Even though the concept carries the name of their most famous manager, we couldn’t just focus on Manchester United and needed to include all "big clubs". This wasn’t easy. How do you define a "big club"? We decided the "big" clubs needed to demonstrate both footballing and financial success. To be in this elite group, we argued a club had to have participated in the group stages of the Champions League, won a major domestic competition in the past decade and appeared in the list of the top 20 clubs worldwide by revenue generation in the Deloitte Football Money League Report for every year under analysis. This left six clubs: Arsenal, Chelsea, Liverpool, Manchester United, Manchester City and Tottenham Hotspur.
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From RTÉ Radio One's Morning Ireland in 2013, Michael Crick, Channel 4 journalist and author of "The Boss: The Many Sides of Alex Ferguson" assesses his legacy as he announced his departure from Man Utd
We looked at more than 1,500 games played between August 2009 and May 2013. We matched the exact number of seconds of additional time played at the end of each match with a variety of control variables. These included the match venue and attendance, score at the end of 90 minutes of play, the number of goals between the teams, the total number of goals, yellow cards, red cards and serious injuries in the second half of each match and the number of years each match referee has been officiating. This approach allowed us to control the many legitimate reasons for playing additional time and then isolate what remained.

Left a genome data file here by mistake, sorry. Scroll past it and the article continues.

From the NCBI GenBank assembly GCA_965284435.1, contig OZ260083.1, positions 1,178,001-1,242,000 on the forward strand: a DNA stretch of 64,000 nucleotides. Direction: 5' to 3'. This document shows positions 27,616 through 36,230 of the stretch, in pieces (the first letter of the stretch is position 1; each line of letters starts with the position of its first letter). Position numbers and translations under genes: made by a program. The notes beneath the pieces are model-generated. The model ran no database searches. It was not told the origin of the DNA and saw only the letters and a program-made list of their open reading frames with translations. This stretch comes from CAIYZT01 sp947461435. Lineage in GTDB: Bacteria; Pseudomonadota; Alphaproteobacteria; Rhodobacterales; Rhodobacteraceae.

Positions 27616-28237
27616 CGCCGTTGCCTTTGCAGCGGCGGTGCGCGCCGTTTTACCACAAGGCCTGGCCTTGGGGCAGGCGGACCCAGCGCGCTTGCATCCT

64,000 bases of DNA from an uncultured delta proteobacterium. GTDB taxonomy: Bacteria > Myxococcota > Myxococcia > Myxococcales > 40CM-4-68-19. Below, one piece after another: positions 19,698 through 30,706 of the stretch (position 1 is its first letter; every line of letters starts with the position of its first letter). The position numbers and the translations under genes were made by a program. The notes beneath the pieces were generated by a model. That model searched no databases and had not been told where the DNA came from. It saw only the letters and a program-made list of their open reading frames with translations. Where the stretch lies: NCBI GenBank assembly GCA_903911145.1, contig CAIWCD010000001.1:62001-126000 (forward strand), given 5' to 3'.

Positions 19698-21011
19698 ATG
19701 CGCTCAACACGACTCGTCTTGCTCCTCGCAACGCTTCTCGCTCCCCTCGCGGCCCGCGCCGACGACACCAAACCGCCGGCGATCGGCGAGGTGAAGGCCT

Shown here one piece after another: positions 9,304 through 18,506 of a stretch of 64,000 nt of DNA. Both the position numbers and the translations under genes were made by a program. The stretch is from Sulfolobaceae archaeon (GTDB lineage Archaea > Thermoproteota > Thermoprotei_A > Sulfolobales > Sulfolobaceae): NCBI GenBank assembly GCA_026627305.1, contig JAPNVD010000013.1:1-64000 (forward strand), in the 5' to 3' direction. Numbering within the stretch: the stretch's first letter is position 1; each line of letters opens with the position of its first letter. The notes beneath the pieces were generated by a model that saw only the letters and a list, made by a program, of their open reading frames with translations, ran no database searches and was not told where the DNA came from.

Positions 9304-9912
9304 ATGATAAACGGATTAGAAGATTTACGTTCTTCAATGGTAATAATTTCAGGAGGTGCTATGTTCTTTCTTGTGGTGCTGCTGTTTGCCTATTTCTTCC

We then added our key control variables – whether the team or teams playing in a match were classified as "big". Crucially, the laws of the game state that "natural" stoppages such as fouls, throw-ins or corner-kicks do not result in additional time being added. Rather time is increased only when a stoppage is "excessive".
Our results might be disappointing for those that believe in Fergie Time because we found limited evidence of favouritism towards the big clubs. These clubs did get significantly more additional time, around 30 seconds, when losing away to "smaller" clubs. However, when we examined close games (draws and those where just one goal separated the teams), no evidence of Fergie Time was found.
As much as people might not like to hear it, Fergie Time is not a statistical reality
Referees added roughly seven to 12 seconds for each yellow card, red card and substitution. As one might expect, a serious injury added around four minutes and 30 seconds. Interestingly, for every goal between the teams, roughly 20 seconds less was played. Sometimes one or two minutes of additional time are played when a team is winning five or six nil. This might be evidence of a referee showing sympathy to the beaten team.
As much as people might not like to hear it, referees are pretty impartial when it comes to additional time in the Premier League. Fergie Time is not a statistical reality. If you need more convincing, read our paper, recently published in the International Journal of Sport Finance.
The views expressed here are those of the author and do not represent or reflect the views of RTÉ